The Fragile Balance of Terror: Deterrence in the Nuclear Age
The Academy and Stanford University's Center for International Security and Cooperation (CISAC) cohosted a book launch and discussion of The Fragile Balance of Terror: Deterrence in the Nuclear Age.
A video of the event, shared by CISAC, can be found on YouTube.
In the book, the foremost experts on nuclear policy and strategy offer insight into an era rife with more nuclear powers. Some of these new powers suffer domestic instability, others are led by pathological personalist dictators, and many are situated in highly unstable regions of the world—a volatile mix of variables. The increasing fragility of deterrence in the twenty-first century is created by a confluence of forces: military technologies that create vulnerable arsenals, a novel information ecosystem that rapidly transmits both information and misinformation, nuclear rivalries that include three or more nuclear powers, and dictatorial decision-making that encourages rash choices. The nuclear threats posed by India, Pakistan, Iran, and North Korea are thus fraught with danger.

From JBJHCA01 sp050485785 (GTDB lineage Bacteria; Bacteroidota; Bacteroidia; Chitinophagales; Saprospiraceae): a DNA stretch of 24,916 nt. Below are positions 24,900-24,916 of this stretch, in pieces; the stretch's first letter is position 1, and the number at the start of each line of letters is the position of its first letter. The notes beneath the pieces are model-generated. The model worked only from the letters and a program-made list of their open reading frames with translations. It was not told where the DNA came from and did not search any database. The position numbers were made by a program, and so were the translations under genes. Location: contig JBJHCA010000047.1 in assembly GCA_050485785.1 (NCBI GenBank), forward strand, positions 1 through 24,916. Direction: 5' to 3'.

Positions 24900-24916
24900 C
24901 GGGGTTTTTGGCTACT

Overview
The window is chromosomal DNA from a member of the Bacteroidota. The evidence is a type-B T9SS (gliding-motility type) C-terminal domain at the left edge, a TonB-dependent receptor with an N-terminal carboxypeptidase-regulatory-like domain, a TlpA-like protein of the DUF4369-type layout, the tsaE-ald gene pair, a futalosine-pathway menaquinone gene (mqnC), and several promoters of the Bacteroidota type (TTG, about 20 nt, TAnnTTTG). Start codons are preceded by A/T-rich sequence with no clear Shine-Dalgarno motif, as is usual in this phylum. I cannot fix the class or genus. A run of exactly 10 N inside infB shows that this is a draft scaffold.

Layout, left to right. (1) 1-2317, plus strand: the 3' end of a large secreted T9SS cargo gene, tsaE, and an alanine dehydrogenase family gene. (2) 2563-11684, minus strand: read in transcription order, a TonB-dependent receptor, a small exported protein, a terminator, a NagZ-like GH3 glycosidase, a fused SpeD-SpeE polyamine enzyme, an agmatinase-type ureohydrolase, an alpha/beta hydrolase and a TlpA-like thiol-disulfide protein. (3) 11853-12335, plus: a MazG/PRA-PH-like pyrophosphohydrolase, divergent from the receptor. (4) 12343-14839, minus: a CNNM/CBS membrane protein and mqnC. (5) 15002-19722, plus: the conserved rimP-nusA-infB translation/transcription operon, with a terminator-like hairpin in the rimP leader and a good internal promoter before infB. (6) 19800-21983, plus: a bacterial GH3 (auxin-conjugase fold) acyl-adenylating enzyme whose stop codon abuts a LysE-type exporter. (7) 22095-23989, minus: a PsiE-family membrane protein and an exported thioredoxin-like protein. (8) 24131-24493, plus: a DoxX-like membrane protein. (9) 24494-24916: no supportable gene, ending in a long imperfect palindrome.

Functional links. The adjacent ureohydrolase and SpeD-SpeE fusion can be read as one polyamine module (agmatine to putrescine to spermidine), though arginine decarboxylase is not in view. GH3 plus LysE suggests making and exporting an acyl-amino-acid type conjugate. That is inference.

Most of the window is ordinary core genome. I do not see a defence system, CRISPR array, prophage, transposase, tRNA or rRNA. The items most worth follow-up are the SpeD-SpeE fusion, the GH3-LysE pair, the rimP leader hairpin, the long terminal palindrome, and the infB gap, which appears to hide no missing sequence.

The volume was produced under the auspices of the American Academy of Arts and Sciences project “Meeting the Challenges of the New Nuclear Age,” co-chaired by Scott D. Sagan, Director of CISAC.
The full text of the volume is available online at Cornell University Press.